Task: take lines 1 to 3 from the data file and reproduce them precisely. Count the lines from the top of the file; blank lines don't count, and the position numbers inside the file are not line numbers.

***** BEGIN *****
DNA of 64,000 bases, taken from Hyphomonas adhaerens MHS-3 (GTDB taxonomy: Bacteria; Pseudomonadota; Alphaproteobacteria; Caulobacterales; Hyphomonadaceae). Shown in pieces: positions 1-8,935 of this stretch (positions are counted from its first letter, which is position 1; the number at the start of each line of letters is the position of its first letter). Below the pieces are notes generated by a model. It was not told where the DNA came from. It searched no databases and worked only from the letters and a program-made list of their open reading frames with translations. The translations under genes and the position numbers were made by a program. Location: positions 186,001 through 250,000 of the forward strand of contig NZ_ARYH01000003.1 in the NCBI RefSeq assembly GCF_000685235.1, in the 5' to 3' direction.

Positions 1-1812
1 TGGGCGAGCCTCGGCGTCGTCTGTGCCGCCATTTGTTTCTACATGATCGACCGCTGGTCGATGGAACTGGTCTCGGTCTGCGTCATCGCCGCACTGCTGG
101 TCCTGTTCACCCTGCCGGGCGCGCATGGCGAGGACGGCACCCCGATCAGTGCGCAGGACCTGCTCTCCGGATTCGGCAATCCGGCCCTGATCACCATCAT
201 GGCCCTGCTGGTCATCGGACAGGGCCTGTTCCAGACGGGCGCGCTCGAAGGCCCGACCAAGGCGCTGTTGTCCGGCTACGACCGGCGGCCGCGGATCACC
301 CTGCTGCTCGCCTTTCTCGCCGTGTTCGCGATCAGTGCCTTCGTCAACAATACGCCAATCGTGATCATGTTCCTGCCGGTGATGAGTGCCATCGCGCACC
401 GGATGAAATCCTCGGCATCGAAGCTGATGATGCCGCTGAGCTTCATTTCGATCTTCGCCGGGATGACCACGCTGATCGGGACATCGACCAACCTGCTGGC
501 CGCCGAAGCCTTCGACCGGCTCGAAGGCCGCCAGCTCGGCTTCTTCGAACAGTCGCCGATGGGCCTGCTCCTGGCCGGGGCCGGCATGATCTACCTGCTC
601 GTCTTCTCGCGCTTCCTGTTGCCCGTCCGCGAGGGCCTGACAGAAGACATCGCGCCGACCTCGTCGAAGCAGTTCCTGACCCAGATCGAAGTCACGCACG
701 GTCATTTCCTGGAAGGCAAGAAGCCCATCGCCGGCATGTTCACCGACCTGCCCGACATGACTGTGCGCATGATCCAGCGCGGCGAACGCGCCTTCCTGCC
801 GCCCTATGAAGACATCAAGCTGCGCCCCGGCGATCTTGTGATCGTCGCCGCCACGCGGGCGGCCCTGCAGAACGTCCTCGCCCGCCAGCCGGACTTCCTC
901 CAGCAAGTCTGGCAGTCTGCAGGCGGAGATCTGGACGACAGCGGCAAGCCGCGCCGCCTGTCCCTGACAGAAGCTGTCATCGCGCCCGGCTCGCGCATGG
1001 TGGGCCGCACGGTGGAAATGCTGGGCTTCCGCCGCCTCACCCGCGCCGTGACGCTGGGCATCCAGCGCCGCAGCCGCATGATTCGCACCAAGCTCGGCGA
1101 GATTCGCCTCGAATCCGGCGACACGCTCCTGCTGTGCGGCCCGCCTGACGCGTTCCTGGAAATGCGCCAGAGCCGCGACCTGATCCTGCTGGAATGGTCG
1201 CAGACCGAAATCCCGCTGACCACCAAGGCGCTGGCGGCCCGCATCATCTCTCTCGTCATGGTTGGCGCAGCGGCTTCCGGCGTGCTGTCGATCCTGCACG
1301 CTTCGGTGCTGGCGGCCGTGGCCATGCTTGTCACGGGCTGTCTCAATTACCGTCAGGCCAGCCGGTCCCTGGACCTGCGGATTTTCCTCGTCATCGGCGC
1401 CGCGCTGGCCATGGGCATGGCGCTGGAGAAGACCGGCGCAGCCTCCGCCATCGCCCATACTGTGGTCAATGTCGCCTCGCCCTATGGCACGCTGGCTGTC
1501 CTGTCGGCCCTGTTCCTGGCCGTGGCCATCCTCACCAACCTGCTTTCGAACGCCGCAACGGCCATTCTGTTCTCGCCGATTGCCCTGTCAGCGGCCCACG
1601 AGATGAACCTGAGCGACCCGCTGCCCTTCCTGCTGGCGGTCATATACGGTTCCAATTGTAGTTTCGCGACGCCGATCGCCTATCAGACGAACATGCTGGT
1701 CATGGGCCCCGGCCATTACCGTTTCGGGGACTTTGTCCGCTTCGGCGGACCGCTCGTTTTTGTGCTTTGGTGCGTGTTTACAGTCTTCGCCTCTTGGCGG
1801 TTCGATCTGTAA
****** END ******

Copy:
DNA of 64,000 bases, taken from Hyphomonas adhaerens MHS-3 (GTDB taxonomy: Bacteria; Pseudomonadota; Alphaproteobacteria; Caulobacterales; Hyphomonadaceae). Shown in pieces: positions 1-8,935 of this stretch (positions are counted from its first letter, which is position 1; the number at the start of each line of letters is the position of its first letter). Below the pieces are notes generated by a model. It was not told where the DNA came from. It searched no databases and worked only from the letters and a program-made list of their open reading frames with translations. The translations under genes and the position numbers were made by a program. Location: positions 186,001 through 250,000 of the forward strand of contig NZ_ARYH01000003.1 in the NCBI RefSeq assembly GCF_000685235.1, in the 5' to 3' direction.

Positions 1-1812
1 TGGGCGAGCCTCGGCGTCGTCTGTGCCGCCATTTGTTTCTACATGATCGACCGCTGGTCGATGGAACTGGTCTCGGTCTGCGTCATCGCCGCACTGCTGG